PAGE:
1. Magical Miso Onion Soup this combination of onions, garlic and ginger will help fight off bug that might be coming your way. The miso helps support your gut flora which is also essential to good immunity.

2. Thai Chicken Soup the Asian spices in this soup, turmeric, garlic, chili pepper make it spicy but not too hot. Mung beans add crunch, peanuts and cilantro help to transport your taste buds to Southeast Asia.

3. Curried Squash Soup curry powder, turmeric, ginger and garlic combined with roasted winter squash make this soup very nourishing and digestible.

COOK Not everyone can afford to take a sick day when they’re not feeling well. This is one of the ways that colds and flu spread. If you cook for yourself, you won’t have to wonder whether your take out, your frozen processed packaged food or even your high-end restaurant food was made by someone who was sick.  If you make your own meals, you’ll know that the ingredients are good and you’ll be putting your own good energy into the food. There is nothing better than that. Cooking from scratch is the most effective investment of time and money you can make to ensure your own health.

IN YOUR KITCHEN Once in your kitchen cooking up flu protection for your family, let me (Deirdre, from Plan It Healthier) reiterate and highlight a few key ingredients for a preventive approach:

  • fresh water, drunk at room temperature or warm, or brewed as green or herbal tea
  • raw garlic
  • raw honey
  • onions (and other members of the allium family: leeks, chives, scallions, garlic etc.)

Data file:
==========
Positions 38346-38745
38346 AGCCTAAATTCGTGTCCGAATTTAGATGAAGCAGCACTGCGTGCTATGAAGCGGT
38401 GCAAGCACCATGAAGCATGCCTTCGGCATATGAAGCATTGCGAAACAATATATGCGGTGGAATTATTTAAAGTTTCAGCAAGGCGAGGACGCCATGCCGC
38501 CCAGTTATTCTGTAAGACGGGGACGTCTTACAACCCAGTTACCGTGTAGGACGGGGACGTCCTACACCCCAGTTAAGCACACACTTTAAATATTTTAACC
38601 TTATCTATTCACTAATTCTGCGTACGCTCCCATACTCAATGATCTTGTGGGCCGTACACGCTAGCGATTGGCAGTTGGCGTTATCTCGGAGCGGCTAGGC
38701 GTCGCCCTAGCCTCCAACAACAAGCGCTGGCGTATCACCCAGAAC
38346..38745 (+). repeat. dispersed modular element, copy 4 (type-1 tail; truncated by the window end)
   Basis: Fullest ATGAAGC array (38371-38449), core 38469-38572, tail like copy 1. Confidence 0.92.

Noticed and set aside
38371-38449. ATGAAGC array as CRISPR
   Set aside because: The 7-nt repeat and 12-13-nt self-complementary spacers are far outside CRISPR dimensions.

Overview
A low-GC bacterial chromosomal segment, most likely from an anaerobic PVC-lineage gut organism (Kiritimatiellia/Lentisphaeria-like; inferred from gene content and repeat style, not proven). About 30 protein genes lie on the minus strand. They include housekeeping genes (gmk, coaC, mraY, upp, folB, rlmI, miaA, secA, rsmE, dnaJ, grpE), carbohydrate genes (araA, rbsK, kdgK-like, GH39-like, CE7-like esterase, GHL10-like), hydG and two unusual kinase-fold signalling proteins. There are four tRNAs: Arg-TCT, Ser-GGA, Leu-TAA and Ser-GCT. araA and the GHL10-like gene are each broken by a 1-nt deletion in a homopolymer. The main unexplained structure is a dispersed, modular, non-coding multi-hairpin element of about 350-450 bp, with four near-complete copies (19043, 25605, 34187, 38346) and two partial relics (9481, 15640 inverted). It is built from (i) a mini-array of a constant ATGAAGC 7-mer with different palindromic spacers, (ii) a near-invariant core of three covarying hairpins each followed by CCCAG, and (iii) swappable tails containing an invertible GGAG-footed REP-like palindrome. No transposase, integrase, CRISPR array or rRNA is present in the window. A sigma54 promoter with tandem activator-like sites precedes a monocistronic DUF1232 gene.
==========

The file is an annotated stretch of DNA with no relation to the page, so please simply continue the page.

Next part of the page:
• ginger (ideally fresh)
  • turmeric
  • elderberries
  • vitamin D (both from foods and supplements….or, if you can manage it, a vacation to the sun)
  • vitamin C (from vitamin-rich foods, including squeezing fresh lemon juice in water and/or tea and supplements)
  • vegetables – fresh, ideally organic vegetables with a good portion eaten raw
  • herbal teas (peppermint, chamomile, cat’s claw, mullein, elderflower, echinacea and more). An extensive list with particular applications and herbal tea recipes available from Mountain Rose Herbs, also a good place to order high quality herbs.

Be well!

Brush, Floss and Pull?

Empty coconut oil jar

Oil pulling, that is.  Since my husband’s last dentist appointment, I’ve noticed my coveted jar of coconut oil is almost empty!  I’ve been using coconut oil for cooking and baking (and sometimes for snacking) for several years.  A pure, unrefined, raw product, coconut oil is a nourishing real food with an impressive array of health benefits from skin care to improved immunity to heart health.

If the fact that coconut is a saturated oil has you avoiding it, know that the world of saturated fats consists of various molecule lengths.  The vast majority of the oils we consume (and with which the saturated fat health concerns are connected) are long-chain fatty acids (LCFA).  Coconut oil, however, contains mostly medium-chain fatty acids (MCFA).  MCFA do not contribute to cholesterol concerns and have been shown to protect against heart disease.

Coconut oil consists of 50% lauric acid, the highest concentration of any food. Lauric acid is an important type of fat, not found in many foods, with commonly needed anti-bacterial, anti-viral and anti-fungal power.  In lesser amounts, it contains capric acid, also with antimicrobial properties, making coconut oil a valuable medicinal food.

Now, in addition to consuming it, my husband is swishing a tablespoon of coconut oil in his mouth for 15-20 minutes a day.  The new Ayurvedic dental hygienist suggested this for the antibacterial and detoxification benefits.  He claims his teeth are whiter and cleaner already.

Optimal Oil Pulling:

  1. Pick the same time everyday to work up to 20 minutes of “pulling” or swishing.
  2. Do not swallow the oil, and spit it out in the trash when you are done.
  3. Brush and floss your teeth afterwards to remove the toxins the oil pulled out.
  4. Scrape or brush your tongue to completed rid your mouth of any remaining toxins.
  5. Enjoy a super clean and healthy day!

Toothbrushes